Rare Kahlo painting of idol to reappear at auction
By Walker Simon
NEW YORK (Reuters) - A long-unseen Frida Kahlo painting of a pre-Hispanic idol goes on sale next month at Christie's when it will reappear in public for the first time in 72 years, the auction house said.
"Survivor," which sold in 1938 at a New York gallery, has since remained out of sight, its image unpublished, before submission this year for auction at Christie's Latin American art sale on May 26.
"Just when you think everything has been said and done on Kahlo, you come upon this treasure, which really has never changed hands, staying with the same family," said Christie's Latin American art chief Virgilio Garza.
"Survivor" is one of the few Kahlo paintings to focus on a pre-Columbian idol, he said. It shows a standing warrior figure, mottled brown, with a white headdress. The idol stands on a field with an abandoned house on a ridge, set against a sky churning with blacks, blues, grays and yellows.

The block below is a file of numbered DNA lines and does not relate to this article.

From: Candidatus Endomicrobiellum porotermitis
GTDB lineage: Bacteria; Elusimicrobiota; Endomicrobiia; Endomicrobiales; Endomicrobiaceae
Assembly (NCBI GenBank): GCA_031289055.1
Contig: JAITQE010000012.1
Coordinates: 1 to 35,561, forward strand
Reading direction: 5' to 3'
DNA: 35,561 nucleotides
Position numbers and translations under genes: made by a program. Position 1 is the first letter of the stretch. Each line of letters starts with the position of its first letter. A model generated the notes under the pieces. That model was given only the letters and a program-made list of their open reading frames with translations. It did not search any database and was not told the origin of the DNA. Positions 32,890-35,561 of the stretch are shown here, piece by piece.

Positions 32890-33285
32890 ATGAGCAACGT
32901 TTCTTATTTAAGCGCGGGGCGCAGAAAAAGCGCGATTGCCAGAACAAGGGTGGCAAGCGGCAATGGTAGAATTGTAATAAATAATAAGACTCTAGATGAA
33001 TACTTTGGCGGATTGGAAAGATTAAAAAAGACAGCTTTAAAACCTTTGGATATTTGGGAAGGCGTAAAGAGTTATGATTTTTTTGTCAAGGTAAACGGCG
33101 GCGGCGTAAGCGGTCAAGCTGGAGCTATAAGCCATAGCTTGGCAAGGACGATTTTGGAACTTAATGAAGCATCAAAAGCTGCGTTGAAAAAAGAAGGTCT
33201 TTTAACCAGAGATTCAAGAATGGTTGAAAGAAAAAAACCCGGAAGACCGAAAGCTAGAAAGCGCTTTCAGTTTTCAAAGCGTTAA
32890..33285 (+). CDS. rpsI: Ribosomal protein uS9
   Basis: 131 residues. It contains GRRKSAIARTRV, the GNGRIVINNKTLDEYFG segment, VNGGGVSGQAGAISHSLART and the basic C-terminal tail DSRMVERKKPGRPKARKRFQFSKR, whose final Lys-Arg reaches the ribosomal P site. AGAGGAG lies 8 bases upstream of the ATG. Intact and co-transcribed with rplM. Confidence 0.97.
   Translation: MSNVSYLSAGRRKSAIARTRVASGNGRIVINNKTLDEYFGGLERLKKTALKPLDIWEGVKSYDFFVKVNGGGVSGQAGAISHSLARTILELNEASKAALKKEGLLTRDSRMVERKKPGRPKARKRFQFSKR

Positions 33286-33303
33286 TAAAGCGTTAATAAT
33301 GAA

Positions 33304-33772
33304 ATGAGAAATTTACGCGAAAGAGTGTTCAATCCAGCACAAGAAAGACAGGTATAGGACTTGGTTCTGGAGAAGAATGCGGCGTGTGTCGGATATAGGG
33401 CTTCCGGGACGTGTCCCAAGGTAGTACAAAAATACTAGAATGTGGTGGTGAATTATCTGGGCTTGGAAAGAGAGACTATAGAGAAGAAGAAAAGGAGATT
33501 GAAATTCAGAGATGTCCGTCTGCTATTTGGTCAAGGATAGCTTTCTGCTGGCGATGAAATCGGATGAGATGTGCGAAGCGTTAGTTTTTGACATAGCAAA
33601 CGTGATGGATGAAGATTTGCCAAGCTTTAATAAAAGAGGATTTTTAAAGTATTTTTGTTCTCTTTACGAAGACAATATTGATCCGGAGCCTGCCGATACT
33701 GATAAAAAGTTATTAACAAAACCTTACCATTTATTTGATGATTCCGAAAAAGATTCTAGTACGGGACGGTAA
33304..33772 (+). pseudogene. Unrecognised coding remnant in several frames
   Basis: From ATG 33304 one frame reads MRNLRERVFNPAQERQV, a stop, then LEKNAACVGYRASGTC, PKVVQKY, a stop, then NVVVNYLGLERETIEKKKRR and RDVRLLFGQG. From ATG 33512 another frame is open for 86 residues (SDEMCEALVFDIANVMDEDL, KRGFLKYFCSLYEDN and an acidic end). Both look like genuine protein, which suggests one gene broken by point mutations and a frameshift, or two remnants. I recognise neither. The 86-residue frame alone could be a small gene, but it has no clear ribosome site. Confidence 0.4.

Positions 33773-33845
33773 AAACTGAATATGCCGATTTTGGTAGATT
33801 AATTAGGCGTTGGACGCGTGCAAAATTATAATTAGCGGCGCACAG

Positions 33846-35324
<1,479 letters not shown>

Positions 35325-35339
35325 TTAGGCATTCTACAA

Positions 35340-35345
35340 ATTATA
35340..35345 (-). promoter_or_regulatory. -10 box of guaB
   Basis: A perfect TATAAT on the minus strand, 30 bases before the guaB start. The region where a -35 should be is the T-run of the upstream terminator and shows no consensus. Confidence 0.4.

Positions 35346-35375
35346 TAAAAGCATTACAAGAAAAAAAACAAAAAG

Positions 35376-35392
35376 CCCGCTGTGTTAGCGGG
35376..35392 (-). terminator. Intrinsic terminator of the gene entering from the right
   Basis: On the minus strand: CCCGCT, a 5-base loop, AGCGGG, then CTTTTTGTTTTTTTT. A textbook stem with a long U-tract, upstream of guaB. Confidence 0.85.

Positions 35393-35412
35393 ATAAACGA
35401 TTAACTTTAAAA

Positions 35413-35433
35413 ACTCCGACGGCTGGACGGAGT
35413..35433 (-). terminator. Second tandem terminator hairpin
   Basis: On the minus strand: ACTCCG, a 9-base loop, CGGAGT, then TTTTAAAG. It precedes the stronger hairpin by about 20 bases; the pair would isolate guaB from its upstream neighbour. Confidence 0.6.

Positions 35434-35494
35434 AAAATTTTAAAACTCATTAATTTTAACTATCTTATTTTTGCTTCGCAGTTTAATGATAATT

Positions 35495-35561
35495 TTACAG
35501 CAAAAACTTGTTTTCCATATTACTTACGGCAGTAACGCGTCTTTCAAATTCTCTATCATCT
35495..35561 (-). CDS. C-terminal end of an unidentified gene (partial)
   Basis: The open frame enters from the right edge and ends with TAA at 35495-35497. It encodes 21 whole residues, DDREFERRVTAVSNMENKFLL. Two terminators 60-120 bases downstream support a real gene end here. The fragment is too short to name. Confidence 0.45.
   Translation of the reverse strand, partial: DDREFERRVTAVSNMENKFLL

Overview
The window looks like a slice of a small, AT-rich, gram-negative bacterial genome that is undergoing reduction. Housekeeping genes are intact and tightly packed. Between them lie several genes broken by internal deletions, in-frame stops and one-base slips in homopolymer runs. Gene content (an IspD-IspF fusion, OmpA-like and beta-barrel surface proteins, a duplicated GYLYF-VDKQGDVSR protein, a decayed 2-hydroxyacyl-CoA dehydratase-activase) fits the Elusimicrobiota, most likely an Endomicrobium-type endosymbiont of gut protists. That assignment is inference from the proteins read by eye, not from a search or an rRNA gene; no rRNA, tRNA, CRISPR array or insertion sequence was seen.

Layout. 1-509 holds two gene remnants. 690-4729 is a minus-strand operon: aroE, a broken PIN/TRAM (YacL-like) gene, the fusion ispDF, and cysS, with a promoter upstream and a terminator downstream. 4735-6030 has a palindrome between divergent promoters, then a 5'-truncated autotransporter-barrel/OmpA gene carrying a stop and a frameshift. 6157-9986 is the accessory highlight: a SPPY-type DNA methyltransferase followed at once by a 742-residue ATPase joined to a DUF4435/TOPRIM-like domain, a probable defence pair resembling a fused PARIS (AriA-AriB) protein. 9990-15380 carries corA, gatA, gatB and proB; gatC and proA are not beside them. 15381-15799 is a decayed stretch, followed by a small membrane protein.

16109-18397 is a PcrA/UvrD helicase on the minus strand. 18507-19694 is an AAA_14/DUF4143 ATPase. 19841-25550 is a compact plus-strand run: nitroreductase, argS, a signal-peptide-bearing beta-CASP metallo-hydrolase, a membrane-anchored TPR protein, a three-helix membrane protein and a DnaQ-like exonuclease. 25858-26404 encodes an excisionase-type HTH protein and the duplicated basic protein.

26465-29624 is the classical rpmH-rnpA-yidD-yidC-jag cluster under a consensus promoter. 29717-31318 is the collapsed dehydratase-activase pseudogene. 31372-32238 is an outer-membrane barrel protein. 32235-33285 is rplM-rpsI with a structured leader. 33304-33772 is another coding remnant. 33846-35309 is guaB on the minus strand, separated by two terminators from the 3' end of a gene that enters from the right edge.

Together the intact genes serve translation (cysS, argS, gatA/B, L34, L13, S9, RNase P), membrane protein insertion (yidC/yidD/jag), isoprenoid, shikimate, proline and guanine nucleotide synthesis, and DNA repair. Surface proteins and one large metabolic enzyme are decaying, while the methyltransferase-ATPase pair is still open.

Art historian Salomon Grimberg says the warrior symbolizes Kahlo's resilience for surviving a tumultuous personal life.
At the time, Kahlo was separated from Diego Rivera, another top Mexican painter and waiting for a divorce, according to Christie's. She had discovered his affair with her sister.
A palm-sized painting, "Survivor" is set in ornate tin frame typical of religious votive paintings in Oaxaca, a southern state which is predominantly Indian.
"Survivor is an ex-voto, done to express her gratitude for the miracle that had been granted that had allowed her to survive the volatility of her personal existence," Grimberg wrote in an essay in the art auction catalog. Continued...